Molecular Detection of High Risk Human Papilloma Virus Subtypes in Neoplastic Cervical Tissues
Kamaluddin, Nor Rizan (2007) Molecular Detection of High Risk Human Papilloma Virus Subtypes in Neoplastic Cervical Tissues. Masters thesis, Universiti Putra Malaysia.
Human papillomavirus (HPV) plays an important role in the pathogenesis of cervical cancer. HPV has been found in 99.7% of cervical cancers worldwide. This common virus is easily transmitted by genital skin-to skin and sexual contact. The HPVs that infect the genital mucosa are classified according to their oncogenic potential and are described as either high or low-risk. The detection of E7 oncogene transcripts of high-risk human papillomavirus type 16, 18, 31, 33, 35, 39, 45, 51, 52 and 56 may be a sensitive indicator of the direct involvement of viral oncogenes in the development of cervical intraepithelial neoplasia and carcinoma. Three methods were used in this study; Type Specific PCR, Dot-blot hybridization to prove no false positive of the TS-PCR products and SyBr Green Real Time PCR to detect and identify the multiple infection of the HPV subtypes. The objectives of this study are i) to determine the prevalence and the types of human papillomavirus in the neoplastic cervical tissues patients, ii) to detect and identify the multiple infections of HPV subtypes. Paraffin embedded tissues was collected from Hospital Universiti Kebangsaan Malaysia. All 67 specimens from several stages; Cervical intraepithelial neoplasia CIN I, CIN II, CIN III and carcinoma were screened for the presence of high risk HPV types. To determine the presence of HPV in the samples, Type Specific PCR (TS-PCR) and dot blot hybridization were performed. Positive samples from the TS-PCR and dot blot hybridization were analyzed and identified for the presence of the two prevalent HPV genotypes such as HPV 16 and HPV 18 using the SyBr Green Real-Time PCR. The results showed, in 67 samples, CIN I was detected in 37/67 (55%), CIN II was detected in 12/67 (18%), CIN III was detected in 15/67 (22%) and in 3/67 (5%) patients, invasive carcinoma was found. Because of the multiple infections, 67 HPV genomes were found in the 57 positive samples using TS-PCR. HPV 16 genome was detected in 55/67 (82%) cases, HPV 18 in 8/67 (12%) cases, HPV 33 was detected in 1/67 (1.5%), HPV 51 was detected in 1/67 (1.5%) and HPV 56 in 2/67 (3%) and 8 cases had multiple infections. The results showed DNA melting curve for HPV 16 was having a peak around 80.2º ± 0.2C and threshold Ct value for specific product of HPV-16 was 20 ± 1 cycles whereas DNA melting curve for HPV 18 was having a peak around 79.2 ± 0.2ºC and threshold cycle Ct value for specific product of HPV 18 was 22 ± 1 cycles. In conclusion, HPV- 16 was the most prevalent followed by HPV-18. This study detected five subtypes of high risk HPV; HPV 16, 18, 33, 51 and 56. HPV types 31, 35, 39, 45 and 52 were not detected. A SyBr Green Real-Time PCR method has the potential for clinical usage in prescreening, detection and identification of HPV infection in the cervical neoplasia at different stages of the disease.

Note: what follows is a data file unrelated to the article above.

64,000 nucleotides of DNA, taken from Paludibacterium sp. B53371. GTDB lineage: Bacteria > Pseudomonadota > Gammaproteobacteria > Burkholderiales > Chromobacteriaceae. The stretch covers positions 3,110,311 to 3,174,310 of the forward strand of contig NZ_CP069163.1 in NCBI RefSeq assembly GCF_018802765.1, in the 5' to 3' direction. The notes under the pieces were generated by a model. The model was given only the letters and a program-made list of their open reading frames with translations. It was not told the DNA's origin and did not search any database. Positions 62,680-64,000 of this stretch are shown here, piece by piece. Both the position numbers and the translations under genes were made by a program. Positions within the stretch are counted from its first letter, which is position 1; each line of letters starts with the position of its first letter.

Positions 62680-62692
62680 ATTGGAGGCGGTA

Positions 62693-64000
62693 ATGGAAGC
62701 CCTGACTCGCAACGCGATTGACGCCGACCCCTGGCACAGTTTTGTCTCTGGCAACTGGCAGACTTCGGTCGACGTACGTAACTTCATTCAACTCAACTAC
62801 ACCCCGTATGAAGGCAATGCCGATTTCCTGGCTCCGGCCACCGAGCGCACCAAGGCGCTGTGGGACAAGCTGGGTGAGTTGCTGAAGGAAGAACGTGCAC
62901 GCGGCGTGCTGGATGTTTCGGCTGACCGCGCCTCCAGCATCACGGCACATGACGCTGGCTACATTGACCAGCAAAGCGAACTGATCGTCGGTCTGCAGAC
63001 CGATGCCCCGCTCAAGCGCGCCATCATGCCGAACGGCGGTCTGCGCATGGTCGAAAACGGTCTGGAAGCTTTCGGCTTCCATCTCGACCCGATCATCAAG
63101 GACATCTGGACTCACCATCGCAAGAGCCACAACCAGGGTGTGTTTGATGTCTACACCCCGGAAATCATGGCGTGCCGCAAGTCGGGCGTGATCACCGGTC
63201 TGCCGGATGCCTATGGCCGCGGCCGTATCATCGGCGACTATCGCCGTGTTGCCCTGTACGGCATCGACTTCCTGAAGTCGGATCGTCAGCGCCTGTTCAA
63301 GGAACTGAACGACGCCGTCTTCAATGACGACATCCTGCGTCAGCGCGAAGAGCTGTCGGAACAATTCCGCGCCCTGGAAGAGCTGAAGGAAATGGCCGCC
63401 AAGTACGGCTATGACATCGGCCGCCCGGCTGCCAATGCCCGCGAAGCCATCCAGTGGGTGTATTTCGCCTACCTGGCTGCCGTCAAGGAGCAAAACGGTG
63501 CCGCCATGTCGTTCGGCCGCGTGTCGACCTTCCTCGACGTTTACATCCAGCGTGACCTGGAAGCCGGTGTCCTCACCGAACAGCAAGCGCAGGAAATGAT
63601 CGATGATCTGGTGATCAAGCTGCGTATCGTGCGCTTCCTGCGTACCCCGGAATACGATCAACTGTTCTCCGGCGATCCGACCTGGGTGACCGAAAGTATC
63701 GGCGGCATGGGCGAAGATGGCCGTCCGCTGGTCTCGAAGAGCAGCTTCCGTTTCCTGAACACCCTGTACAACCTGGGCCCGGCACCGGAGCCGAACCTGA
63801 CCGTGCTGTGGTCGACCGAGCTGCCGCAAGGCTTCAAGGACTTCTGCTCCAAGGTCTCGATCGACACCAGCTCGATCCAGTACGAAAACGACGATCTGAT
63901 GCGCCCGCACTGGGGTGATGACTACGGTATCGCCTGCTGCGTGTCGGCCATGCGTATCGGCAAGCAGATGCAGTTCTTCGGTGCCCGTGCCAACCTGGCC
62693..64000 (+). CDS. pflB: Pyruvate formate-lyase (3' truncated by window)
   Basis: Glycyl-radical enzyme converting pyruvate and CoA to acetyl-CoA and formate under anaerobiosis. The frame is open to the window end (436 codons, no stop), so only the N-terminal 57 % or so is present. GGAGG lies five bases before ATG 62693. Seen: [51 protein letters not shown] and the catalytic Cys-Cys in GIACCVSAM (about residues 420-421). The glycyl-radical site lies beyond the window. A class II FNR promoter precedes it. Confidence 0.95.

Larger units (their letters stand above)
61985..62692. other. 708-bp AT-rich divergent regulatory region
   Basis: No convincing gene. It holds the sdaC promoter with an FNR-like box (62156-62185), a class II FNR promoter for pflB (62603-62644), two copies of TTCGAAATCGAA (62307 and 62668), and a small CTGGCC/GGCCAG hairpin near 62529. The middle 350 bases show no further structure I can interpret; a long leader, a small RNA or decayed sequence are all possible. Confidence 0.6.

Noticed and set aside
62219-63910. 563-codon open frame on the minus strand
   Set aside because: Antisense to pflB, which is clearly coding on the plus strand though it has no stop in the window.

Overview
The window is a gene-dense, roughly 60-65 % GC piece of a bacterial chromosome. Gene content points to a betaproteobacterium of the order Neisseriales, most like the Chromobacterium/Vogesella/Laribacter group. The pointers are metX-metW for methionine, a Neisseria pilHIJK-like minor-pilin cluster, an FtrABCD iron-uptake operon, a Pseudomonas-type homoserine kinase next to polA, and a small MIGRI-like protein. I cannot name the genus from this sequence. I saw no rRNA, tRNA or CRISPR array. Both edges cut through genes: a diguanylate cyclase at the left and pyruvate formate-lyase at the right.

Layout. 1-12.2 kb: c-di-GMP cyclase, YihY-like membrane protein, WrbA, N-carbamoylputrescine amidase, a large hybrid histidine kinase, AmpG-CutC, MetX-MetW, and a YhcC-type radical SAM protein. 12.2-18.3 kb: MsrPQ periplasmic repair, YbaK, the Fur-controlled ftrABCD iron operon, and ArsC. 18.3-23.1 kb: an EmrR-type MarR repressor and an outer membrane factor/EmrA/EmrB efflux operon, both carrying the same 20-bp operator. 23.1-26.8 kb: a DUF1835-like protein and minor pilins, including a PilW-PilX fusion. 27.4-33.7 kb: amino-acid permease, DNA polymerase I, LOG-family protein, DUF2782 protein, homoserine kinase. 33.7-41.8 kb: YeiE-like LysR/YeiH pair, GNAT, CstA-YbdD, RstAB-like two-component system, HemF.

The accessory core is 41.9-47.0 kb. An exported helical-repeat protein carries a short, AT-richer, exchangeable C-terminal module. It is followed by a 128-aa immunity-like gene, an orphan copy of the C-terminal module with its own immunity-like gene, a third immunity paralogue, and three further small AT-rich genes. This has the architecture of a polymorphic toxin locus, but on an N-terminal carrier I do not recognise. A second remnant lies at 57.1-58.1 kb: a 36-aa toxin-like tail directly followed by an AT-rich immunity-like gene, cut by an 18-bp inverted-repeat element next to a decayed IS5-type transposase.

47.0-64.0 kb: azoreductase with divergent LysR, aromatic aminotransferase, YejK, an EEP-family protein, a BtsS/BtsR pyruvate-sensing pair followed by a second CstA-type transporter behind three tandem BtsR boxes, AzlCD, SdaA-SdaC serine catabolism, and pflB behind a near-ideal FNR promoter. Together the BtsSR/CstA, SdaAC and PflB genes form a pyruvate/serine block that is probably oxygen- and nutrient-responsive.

Repository Staff Only: Edit item detail